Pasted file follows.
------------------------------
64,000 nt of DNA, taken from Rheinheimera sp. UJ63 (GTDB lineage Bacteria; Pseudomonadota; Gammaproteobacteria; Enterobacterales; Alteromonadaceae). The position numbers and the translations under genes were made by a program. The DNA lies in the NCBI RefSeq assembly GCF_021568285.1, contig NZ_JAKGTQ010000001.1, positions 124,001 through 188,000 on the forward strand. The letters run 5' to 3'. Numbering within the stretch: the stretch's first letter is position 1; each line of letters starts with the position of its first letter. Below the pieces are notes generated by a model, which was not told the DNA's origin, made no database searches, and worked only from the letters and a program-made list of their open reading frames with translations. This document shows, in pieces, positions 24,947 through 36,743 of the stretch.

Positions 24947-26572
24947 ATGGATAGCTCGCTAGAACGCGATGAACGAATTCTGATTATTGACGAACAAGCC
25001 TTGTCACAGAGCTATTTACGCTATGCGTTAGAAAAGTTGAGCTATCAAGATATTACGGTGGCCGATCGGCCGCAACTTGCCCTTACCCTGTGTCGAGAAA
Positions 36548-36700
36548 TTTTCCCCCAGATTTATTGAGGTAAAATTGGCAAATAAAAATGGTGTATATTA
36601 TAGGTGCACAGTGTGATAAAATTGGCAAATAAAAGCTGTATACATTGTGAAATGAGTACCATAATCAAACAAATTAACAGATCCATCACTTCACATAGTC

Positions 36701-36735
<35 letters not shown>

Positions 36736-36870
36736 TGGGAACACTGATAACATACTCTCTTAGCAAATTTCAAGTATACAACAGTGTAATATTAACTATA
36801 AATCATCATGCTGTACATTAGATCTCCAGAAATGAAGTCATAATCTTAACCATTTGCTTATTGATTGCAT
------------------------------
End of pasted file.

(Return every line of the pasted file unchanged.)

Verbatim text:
64,000 nt of DNA, taken from Rheinheimera sp. UJ63 (GTDB lineage Bacteria; Pseudomonadota; Gammaproteobacteria; Enterobacterales; Alteromonadaceae). The position numbers and the translations under genes were made by a program. The DNA lies in the NCBI RefSeq assembly GCF_021568285.1, contig NZ_JAKGTQ010000001.1, positions 124,001 through 188,000 on the forward strand. The letters run 5' to 3'. Numbering within the stretch: the stretch's first letter is position 1; each line of letters starts with the position of its first letter. Below the pieces are notes generated by a model, which was not told the DNA's origin, made no database searches, and worked only from the letters and a program-made list of their open reading frames with translations. This document shows, in pieces, positions 24,947 through 36,743 of the stretch.

Positions 24947-26572
24947 ATGGATAGCTCGCTAGAACGCGATGAACGAATTCTGATTATTGACGAACAAGCC
25001 TTGTCACAGAGCTATTTACGCTATGCGTTAGAAAAGTTGAGCTATCAAGATATTACGGTGGCCGATCGGCCGCAACTTGCCCTTACCCTGTGTCGAGAAA
Positions 36548-36700
36548 TTTTCCCCCAGATTTATTGAGGTAAAATTGGCAAATAAAAATGGTGTATATTA
36601 TAGGTGCACAGTGTGATAAAATTGGCAAATAAAAGCTGTATACATTGTGAAATGAGTACCATAATCAAACAAATTAACAGATCCATCACTTCACATAGTC

Positions 36701-36735
<35 letters not shown>

Positions 36736-36870
36736 TGGGAACACTGATAACATACTCTCTTAGCAAATTTCAAGTATACAACAGTGTAATATTAACTATA
36801 AATCATCATGCTGTACATTAGATCTCCAGAAATGAAGTCATAATCTTAACCATTTGCTTATTGATTGCAT